(Left to right) Bayern Munich's Philipp Lahm, Manuel Neuer and Thomas Mueller with migrant children (in red) prior to a Bundesliga match.
Berlin - Germany is struggling to cope with a record number of refugees and economic migrants which Berlin expects will quadruple to around 800,000.
Top European soccer clubs and many federations have leapt into action to help migrants from the Middle East, Africa and Asia, pledging contributions in cash and kind as tens of thousands of people fleeing from conflict, repression and economic misery flood into the continent.
Germany looks to be leading the way - as it is in the European political realm - with clubs from professional to amateur level as well as the national association DFB raising cash and donating equipment. Some have offered German language classes and distributed tickets among migrants.
"I feel I have to show my support, I feel that I must do that and that it must be visible," said Hertha Berlin fan Klaus Mueller, carrying a "Refugees welcome" banner as he walked towards Berlin's Olympic stadium for the game against VfB Stuttgart on Saturday. Mueller's support for migrants who have poured into Europe in recent months reflects the outpouring of sympathy and generosity in the country, spurred by reports of fatal shipwrecks, suffering and desperate conditions on the road.
Germany is struggling to cope with a record number of refugees and economic migrants which Berlin expects will quadruple to around 800,000.
About 1,000 migrants joined Mueller and 44,000 other Berliners in the stands at the Olympic stadium on Saturday, invited by Hertha, and many more in other professional and amateur clubs across the country. "Our club is multi-cultural, colourful and integrative. It was clear that Hertha would help. We want to welcome our new neighbours among us," Hertha CEO Michael Preetz said when he visited the Horst-Korber centre, which is housing about 1,000 migrants from Syria, Afghanistan and Pakistan.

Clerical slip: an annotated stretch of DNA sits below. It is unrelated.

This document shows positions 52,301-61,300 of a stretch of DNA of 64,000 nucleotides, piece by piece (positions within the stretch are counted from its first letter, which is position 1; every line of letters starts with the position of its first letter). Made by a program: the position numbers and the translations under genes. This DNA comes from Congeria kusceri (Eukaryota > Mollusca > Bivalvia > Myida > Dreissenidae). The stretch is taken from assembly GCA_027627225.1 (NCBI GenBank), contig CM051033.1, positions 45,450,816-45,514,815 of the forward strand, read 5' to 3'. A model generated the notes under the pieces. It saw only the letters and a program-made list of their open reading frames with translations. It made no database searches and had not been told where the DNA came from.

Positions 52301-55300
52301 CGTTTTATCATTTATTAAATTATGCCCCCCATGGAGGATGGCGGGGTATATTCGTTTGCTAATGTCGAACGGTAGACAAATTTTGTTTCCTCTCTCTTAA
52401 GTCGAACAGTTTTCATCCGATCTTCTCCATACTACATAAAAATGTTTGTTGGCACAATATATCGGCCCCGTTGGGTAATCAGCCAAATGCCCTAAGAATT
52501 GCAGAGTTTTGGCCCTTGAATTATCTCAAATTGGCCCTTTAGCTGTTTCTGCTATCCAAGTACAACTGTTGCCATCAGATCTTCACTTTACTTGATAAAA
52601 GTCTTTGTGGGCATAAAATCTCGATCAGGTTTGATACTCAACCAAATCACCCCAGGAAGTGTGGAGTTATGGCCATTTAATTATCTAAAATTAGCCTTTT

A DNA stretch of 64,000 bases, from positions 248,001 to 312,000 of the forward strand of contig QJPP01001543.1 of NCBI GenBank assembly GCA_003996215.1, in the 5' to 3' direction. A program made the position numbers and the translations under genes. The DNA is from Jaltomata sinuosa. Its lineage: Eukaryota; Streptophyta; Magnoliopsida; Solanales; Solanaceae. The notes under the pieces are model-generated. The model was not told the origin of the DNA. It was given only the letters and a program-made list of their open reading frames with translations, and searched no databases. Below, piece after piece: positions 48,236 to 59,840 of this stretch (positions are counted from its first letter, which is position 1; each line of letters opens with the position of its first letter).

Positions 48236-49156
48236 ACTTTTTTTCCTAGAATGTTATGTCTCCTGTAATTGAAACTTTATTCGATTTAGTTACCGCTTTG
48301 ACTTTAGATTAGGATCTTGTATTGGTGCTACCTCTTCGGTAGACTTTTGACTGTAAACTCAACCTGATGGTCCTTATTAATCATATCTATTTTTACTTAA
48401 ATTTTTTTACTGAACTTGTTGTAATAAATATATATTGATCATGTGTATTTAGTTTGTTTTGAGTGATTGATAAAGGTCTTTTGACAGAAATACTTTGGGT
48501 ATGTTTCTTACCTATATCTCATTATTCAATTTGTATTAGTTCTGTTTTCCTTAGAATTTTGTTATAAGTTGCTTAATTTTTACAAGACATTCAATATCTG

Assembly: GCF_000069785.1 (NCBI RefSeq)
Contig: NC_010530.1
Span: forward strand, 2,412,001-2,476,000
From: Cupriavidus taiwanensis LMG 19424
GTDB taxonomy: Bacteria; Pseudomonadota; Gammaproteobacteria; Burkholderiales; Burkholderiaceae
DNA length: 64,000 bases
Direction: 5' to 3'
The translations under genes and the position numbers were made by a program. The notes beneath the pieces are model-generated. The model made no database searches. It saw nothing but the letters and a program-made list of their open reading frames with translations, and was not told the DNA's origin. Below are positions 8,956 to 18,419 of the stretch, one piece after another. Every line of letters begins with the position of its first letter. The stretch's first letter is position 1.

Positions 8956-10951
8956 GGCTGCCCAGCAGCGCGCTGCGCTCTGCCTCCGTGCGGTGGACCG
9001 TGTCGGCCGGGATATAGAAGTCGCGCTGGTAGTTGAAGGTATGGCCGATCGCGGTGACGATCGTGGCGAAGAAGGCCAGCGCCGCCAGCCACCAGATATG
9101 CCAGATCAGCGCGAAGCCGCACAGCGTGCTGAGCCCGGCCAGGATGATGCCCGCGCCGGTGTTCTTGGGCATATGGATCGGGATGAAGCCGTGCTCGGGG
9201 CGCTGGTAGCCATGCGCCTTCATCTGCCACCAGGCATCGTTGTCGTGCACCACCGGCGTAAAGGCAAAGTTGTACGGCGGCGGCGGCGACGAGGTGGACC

"Right around the corner of the Olympic stadium live children, families, men and women who had a terrible time with suffering and danger. Maybe we as Hertha could play our small part in giving them the chance for a couple of hours to forget their worries." At Bayern Munich's home game against Augsburg, migrant children marched onto the pitch with the players in front of 75,000 fans at the Allianz Arena. Munich's train station has become the biggest gateway for migrants as they cross into Germany from Hungary via Austria.